So, Penny Royal is on 32,741 words and I’ll soon be abandoning it for a while to turn my attention to this editing. When I return to Penny Royal I’ll have to deal with a growing feeling of ‘time to introduce another character or twist’ – time in fact to do what Raymond Chandler did when he felt things needed ramping up. His approach was to walk in a man with a gun. My approach has structural similarities to that but might be ‘time to bring in a massive brass android with a penchant for ripping off people’s heads’ or ‘time to bring in the ancient and thoroughly unpleasant Golgoloth’.

It’s something I’ll have to ponder.

Monday, January 16, 2012

Neal Asher Video Clip 15/1/2012

Here's the latest. As always, further questions in the comments section below.


The other night we watched two episodes of something Caroline had taped – Borgen – then went on to watch another two episodes shown on Saturday night. It is a political drama set in Denmark and surprisingly, since it involves politicians, I’ve been enjoying it. Stuff like this perfectly illustrates how successful politicians will compromise their idealism to the point of non-existence so as to get their noses in the trough. We’ve seen this sort of stuff before in dramas like State of Play and House of Cards and in what can only loosely be described as a parody: Yes Minister.

The female who rises to the position of Prime Minister is an idealist politically-correct twat of the kind we know well from Labour’s years in power here. This being TV, which is dominated by lefty twats of a similar stripe, her initial portrayal couldn’t have been more saintly if she’d walked around with a CGI halo hovering above her head (I should also add that she was unbelievably naïve for someone so high up the greasy pole). Of course the good guys always want more welfare spending, love Islam and immigration, want to piss money away on International Development. Equally, those depicted as conservative or to the right are racist authoritarians with horns growing out of their heads.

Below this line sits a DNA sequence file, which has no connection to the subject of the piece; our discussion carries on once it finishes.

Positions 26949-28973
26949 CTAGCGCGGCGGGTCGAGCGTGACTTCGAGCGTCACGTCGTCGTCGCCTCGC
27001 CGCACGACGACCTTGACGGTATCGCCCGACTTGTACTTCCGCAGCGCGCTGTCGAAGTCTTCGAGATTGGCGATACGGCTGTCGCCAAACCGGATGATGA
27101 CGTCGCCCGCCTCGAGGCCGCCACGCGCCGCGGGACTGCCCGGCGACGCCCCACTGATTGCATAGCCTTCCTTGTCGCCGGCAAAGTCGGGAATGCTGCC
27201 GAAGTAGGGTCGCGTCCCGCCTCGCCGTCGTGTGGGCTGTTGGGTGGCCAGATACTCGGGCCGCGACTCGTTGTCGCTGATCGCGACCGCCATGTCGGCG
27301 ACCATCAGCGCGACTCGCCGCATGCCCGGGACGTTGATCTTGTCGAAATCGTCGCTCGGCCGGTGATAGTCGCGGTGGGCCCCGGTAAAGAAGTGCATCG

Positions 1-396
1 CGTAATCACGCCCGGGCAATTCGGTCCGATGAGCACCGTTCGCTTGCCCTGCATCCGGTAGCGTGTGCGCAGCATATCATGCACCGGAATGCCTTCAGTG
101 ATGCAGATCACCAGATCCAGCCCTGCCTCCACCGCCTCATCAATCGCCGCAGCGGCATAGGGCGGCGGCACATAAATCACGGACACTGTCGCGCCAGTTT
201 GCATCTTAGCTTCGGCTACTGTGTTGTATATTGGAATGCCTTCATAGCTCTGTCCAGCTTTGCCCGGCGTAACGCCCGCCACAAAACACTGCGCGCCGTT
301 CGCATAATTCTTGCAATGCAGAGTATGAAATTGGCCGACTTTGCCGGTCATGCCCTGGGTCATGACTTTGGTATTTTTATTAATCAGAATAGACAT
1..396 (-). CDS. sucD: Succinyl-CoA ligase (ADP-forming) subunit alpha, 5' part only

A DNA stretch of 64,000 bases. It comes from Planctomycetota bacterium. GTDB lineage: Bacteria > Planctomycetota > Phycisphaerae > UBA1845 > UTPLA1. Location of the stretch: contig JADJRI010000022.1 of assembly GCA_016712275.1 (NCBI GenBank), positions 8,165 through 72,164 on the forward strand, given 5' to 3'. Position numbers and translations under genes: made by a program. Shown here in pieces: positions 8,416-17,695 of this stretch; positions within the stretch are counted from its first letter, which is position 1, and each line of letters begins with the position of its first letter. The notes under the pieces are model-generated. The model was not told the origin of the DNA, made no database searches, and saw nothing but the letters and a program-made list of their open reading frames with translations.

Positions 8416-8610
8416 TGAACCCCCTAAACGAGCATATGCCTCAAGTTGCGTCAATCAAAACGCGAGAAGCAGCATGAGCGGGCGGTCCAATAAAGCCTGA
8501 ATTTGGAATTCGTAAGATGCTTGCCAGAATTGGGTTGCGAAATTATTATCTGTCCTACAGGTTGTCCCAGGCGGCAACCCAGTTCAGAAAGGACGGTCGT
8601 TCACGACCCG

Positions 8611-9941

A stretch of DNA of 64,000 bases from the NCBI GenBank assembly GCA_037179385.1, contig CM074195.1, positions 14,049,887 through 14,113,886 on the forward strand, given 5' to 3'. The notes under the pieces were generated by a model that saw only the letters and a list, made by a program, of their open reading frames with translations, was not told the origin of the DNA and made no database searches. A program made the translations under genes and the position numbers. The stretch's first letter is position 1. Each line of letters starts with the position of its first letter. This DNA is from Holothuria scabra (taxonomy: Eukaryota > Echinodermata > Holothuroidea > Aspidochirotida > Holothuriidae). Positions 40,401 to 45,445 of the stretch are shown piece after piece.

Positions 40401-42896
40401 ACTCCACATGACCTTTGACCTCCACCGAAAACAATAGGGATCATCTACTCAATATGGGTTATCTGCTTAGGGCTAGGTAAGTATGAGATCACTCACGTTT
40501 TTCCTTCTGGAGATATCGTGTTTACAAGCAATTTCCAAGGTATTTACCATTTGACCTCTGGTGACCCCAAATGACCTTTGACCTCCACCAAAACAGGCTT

However, I’m hoping this is not going to be too simplistic. Already our saint is finding it necessary to lie and cheat as she scrabbles for power. Quite possibly this will be a riff on the ‘power corrupts’ aphorism, or maybe even something more adult about how idealism fails when it impacts with reality. I will watch it to the end.

Sunday, January 15, 2012

25 Years!

Someone bought me a journal for 2012 with a blank page for every day. I had been filling in such journals for many years until a couple of years ago, when I asked for hardcover notebooks without a date on every page because I was getting behind (and bored with the daily recording of  my life) and most of my ‘warm-up’ writing started to go here on this blog. This morning, getting behind as usual, I waffled on back-filling empty pages and, while doing so, realized something: I’ve now been self-employed for 25 years. When I muttered something about this Caroline said, ‘Where’s it all gone?’ but I don’t feel like that. The last 25 years have been quite eventful.